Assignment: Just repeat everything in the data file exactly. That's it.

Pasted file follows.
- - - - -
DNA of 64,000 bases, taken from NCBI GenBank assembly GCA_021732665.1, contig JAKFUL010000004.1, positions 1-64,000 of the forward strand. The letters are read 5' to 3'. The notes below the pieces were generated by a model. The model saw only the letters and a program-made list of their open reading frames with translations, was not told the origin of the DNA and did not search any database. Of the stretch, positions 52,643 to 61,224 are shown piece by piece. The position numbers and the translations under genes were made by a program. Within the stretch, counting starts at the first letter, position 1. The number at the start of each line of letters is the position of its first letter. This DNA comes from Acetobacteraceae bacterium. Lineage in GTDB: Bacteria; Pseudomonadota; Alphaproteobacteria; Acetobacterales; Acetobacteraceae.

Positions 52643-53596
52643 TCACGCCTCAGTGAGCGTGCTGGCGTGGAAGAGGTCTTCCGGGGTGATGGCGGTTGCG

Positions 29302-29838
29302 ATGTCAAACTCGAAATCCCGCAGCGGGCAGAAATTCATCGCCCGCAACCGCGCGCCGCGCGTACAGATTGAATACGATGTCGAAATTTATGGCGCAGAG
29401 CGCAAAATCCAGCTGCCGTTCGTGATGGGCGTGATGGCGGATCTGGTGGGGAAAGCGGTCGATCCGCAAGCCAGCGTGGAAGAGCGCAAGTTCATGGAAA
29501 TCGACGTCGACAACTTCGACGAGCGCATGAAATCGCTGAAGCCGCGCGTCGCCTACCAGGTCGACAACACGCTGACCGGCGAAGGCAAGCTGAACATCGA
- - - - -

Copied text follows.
DNA of 64,000 bases, taken from NCBI GenBank assembly GCA_021732665.1, contig JAKFUL010000004.1, positions 1-64,000 of the forward strand. The letters are read 5' to 3'. The notes below the pieces were generated by a model. The model saw only the letters and a program-made list of their open reading frames with translations, was not told the origin of the DNA and did not search any database. Of the stretch, positions 52,643 to 61,224 are shown piece by piece. The position numbers and the translations under genes were made by a program. Within the stretch, counting starts at the first letter, position 1. The number at the start of each line of letters is the position of its first letter. This DNA comes from Acetobacteraceae bacterium. Lineage in GTDB: Bacteria; Pseudomonadota; Alphaproteobacteria; Acetobacterales; Acetobacteraceae.

Positions 52643-53596
52643 TCACGCCTCAGTGAGCGTGCTGGCGTGGAAGAGGTCTTCCGGGGTGATGGCGGTTGCG

Positions 29302-29838
29302 ATGTCAAACTCGAAATCCCGCAGCGGGCAGAAATTCATCGCCCGCAACCGCGCGCCGCGCGTACAGATTGAATACGATGTCGAAATTTATGGCGCAGAG
29401 CGCAAAATCCAGCTGCCGTTCGTGATGGGCGTGATGGCGGATCTGGTGGGGAAAGCGGTCGATCCGCAAGCCAGCGTGGAAGAGCGCAAGTTCATGGAAA
29501 TCGACGTCGACAACTTCGACGAGCGCATGAAATCGCTGAAGCCGCGCGTCGCCTACCAGGTCGACAACACGCTGACCGGCGAAGGCAAGCTGAACATCGA